Google today announced the release of Model Search, an open source platform designed to help researchers develop machine learning models efficiently and automatically. Instead of focusing on a specific domain, Google says that Model Search is domain-agnostic, making it capable of finding a model architecture that fits a dataset and problem while minimizing coding time and compute resources.
The success of an AI model often depends on how well it can perform across various workloads. But designing a model that can generalize well can be extremely challenging. In recent years, AutoML algorithms have emerged to help researchers find the right model without the need for manual experimentation. However, more often than not, these algorithms are compute-heavy and need thousands of models to train.
Model Search — which is built on Google’s TensorFlow machine learning framework and can run either on a single machine or several — consists of multiple trainers, a search algorithm, a transfer learning algorithm, and a database to store evaluated models. Model Search runs training and evaluation experiments for AI models in an adaptive and asynchronous fashion, such that all trainers share the knowledge gained from their experiments while conducting each experiment independently. At the beginning of every cycle, the search algorithm looks up all the completed trials and decides what to try next, after which it “mutates” over one of the best architectures found up to that point and assigns the resulting model back to a trainer.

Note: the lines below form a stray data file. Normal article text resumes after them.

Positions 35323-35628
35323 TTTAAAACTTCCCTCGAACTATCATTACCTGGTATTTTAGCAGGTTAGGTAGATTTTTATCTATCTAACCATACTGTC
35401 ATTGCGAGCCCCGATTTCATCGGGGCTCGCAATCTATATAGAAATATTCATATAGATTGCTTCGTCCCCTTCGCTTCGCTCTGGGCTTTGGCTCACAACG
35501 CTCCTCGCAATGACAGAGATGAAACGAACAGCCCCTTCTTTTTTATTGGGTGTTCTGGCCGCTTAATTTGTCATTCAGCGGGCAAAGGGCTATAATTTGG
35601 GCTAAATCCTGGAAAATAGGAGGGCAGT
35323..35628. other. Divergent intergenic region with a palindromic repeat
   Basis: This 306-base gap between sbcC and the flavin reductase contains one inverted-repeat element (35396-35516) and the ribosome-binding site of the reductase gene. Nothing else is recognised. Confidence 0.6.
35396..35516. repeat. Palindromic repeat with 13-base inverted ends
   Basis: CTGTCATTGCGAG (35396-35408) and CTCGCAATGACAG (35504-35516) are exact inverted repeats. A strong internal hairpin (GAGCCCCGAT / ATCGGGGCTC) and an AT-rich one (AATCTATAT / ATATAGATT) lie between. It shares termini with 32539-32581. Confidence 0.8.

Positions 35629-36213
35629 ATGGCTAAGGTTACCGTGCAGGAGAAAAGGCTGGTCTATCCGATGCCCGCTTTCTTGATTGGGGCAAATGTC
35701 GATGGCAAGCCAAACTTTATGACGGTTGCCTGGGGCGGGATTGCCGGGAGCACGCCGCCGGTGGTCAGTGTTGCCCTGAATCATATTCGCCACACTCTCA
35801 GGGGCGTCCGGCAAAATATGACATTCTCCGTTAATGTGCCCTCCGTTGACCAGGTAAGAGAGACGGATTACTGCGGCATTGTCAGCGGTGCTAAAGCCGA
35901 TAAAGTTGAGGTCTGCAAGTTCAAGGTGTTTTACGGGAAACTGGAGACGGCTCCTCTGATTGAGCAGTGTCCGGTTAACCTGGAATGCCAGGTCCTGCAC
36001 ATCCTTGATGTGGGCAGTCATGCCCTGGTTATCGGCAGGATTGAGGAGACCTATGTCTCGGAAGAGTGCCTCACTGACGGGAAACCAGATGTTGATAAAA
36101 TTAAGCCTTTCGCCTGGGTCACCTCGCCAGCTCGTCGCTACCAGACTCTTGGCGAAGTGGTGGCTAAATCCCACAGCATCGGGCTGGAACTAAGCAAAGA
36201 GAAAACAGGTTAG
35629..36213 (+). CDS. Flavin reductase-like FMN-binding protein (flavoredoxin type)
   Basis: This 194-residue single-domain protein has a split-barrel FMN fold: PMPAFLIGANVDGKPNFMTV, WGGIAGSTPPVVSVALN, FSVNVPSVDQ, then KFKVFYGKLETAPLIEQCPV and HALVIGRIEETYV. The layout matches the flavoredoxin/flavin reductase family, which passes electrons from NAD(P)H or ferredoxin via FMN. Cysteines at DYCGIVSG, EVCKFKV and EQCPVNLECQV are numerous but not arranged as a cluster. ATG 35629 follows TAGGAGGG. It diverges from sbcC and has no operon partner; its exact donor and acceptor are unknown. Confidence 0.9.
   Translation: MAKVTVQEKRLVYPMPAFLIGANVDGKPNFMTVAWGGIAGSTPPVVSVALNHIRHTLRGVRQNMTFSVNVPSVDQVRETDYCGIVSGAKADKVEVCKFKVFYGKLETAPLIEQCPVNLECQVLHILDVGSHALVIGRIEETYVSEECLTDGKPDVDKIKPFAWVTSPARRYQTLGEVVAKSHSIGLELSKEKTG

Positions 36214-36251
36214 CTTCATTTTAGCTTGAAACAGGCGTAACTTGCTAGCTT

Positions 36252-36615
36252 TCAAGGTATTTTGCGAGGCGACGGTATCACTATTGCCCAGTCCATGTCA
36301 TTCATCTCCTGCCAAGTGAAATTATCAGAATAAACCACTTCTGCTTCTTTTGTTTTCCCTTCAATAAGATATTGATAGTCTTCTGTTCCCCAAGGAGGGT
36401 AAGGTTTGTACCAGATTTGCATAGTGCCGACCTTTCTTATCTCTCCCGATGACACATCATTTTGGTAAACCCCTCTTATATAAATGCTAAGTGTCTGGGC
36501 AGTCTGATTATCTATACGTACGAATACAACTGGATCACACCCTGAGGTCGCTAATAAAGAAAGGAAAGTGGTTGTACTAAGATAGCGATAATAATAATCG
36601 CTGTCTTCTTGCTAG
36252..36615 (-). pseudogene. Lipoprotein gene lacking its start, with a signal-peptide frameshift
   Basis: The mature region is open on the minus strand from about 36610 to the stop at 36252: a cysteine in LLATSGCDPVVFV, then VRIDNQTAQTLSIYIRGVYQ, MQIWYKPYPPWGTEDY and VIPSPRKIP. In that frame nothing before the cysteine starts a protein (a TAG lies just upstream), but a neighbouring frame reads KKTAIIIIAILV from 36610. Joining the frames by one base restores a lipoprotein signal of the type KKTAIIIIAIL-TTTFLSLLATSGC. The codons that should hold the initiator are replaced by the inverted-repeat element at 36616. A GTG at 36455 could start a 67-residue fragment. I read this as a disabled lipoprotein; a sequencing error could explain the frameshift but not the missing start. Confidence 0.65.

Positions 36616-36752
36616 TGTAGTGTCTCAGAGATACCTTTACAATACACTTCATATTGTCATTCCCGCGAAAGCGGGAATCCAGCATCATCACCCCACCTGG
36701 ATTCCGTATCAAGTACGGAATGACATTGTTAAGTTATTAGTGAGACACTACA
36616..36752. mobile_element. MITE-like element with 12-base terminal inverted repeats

To further improve efficiency and accuracy, Model Search employs transfer learning during experiments. For example, it uses knowledge distillation and weight sharing, which bootstraps some of the variables in models from previously trained models. This enables faster training and by extension opportunities to discover more and ostensibly better architectures.
After a Model Search run, users can compare the many models found during the search. In addition, they can create their own search space to customize the architectural elements in their models.
Google says that in an internal experiment, Model Search improved upon production models with minimal iterations, particularly in the areas of keyword spotting and language identification. It also managed to find an architecture suitable for image classification on the heavily explored CIFAR-10 open source imaging dataset.
“We hope the Model Search code will provide researchers with a flexible, domain-agnostic framework for machine learning model discovery,” Google research engineer Hanna Mazzawi and research scientist Xavi Gonzalvo wrote in a blog post. “By building upon previous knowledge for a given domain, we believe that this framework is powerful enough to build models with the state-of-the-art performance on well studied problems when provided with a search space composed of standard building blocks.”
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